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[10] of the State, was widely known, from the character of its training, as the ‘West Point of the South.’ Numerous denominational colleges, some of them dating from colonial times, with able faculties, were established at various places in the State while the university of Virginia, of which Jefferson was the father and which was liberally subsidized by the State, was, beyond controversy, the leading university of the United States in the character of its professors, its methods of instruction and training, and its large attendance of students from Virginia and States of the South and West. From its schools of law, medicine, science and literature, had been graduated a large proportion of the leading professional men not only of the Southern but of many of the Western States, even to the shores of the Pacific. The State patronized a medical college at Richmond, and from the Union theological seminary of the Presbyterians, near Hampden-Sidney college, and from the Episcopal theological seminary, near Alexandria, many able divines came to the churches throughout the same extensive regions. Female schools of a high order were established in many portions of the State, which were widely patronized from the same regions as were the colleges and the university.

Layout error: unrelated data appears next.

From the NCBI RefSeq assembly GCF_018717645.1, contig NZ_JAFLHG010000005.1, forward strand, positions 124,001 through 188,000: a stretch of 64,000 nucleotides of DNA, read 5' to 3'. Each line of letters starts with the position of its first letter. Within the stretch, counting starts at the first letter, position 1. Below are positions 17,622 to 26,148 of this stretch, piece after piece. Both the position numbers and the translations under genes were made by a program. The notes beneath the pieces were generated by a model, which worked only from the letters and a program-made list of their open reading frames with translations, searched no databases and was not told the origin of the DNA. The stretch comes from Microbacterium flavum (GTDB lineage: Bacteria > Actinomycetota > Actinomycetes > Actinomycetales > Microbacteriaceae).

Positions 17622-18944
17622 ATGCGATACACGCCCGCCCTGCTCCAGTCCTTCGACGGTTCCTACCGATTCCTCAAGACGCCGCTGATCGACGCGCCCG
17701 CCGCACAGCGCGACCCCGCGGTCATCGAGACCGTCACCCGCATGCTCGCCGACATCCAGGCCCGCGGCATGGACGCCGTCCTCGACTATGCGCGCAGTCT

Contrary to the general belief, the training of the negroes was not neglected. For, although the teaching of them in public was prohibited for prudential reasons, the right of their owners to teach them was not abridged, and very many were taught the elements of reading, etc. Their religious instruction was generally well provided for, and large numbers of them were members of the same churches as were their masters and mistresses, while they had numerous churches of their own, built by the liberality of the whites and supplied by preachers of their own race, but very often by those of the dominant one. They had another sort of education which has been rarely recognized. It is a fact that there were in Virginia thousands of technical schools, properly so called, for training the negro race, in the days of slavery. Every plantation where there was any considerable number of slaves was a well-organized and self-contained colony, in which each member of the community, from the youngest that was able to perform any light labor to the oldest who was not helpless, had an assigned duty to perform,

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